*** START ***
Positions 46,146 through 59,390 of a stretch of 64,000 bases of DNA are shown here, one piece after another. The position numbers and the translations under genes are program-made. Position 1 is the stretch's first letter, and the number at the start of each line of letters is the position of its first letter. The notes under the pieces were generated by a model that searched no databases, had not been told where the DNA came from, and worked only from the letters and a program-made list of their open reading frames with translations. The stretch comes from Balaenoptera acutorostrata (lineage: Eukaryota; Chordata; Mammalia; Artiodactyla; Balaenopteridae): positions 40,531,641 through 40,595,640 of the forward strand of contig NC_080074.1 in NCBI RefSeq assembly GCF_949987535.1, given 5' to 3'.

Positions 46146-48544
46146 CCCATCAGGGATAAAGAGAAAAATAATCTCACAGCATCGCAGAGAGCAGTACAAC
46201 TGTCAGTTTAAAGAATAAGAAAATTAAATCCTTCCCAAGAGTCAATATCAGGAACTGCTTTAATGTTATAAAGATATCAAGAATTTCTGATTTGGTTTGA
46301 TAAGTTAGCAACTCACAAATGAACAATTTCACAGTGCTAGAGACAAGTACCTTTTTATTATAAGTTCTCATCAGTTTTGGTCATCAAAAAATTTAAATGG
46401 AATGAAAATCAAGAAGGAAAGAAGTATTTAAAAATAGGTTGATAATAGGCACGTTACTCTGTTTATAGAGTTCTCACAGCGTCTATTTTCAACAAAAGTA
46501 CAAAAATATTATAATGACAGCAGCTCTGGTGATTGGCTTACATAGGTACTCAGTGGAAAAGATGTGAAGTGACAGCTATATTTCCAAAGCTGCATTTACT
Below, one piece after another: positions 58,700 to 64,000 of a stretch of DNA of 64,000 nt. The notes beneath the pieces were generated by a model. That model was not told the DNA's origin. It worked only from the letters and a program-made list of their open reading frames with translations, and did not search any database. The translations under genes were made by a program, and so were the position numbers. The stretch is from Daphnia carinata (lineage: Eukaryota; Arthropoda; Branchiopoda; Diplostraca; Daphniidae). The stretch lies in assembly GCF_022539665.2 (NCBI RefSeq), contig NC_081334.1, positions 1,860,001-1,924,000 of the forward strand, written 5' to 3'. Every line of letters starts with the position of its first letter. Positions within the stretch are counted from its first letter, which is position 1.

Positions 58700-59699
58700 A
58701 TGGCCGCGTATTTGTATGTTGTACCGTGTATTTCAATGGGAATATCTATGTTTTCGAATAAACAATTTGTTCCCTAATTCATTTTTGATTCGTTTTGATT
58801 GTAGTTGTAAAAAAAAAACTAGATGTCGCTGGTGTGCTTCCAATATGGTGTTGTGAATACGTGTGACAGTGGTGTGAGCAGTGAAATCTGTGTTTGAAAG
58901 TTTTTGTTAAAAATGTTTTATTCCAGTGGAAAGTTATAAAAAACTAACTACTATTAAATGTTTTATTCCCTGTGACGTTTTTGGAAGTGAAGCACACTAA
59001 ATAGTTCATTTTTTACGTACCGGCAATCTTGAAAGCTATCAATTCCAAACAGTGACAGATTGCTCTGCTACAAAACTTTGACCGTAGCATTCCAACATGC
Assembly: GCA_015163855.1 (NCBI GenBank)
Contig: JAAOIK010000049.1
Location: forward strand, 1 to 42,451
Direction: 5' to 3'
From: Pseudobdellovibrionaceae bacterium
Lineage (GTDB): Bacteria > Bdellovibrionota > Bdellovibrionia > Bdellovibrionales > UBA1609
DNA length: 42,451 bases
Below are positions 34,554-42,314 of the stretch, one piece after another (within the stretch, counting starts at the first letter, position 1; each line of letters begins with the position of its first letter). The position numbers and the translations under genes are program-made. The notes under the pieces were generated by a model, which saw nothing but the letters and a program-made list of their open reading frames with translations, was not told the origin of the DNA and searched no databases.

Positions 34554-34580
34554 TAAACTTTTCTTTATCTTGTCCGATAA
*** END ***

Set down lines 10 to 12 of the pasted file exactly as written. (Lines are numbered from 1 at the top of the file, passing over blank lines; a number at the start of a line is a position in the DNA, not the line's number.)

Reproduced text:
58700 A
58701 TGGCCGCGTATTTGTATGTTGTACCGTGTATTTCAATGGGAATATCTATGTTTTCGAATAAACAATTTGTTCCCTAATTCATTTTTGATTCGTTTTGATT
58801 GTAGTTGTAAAAAAAAAACTAGATGTCGCTGGTGTGCTTCCAATATGGTGTTGTGAATACGTGTGACAGTGGTGTGAGCAGTGAAATCTGTGTTTGAAAG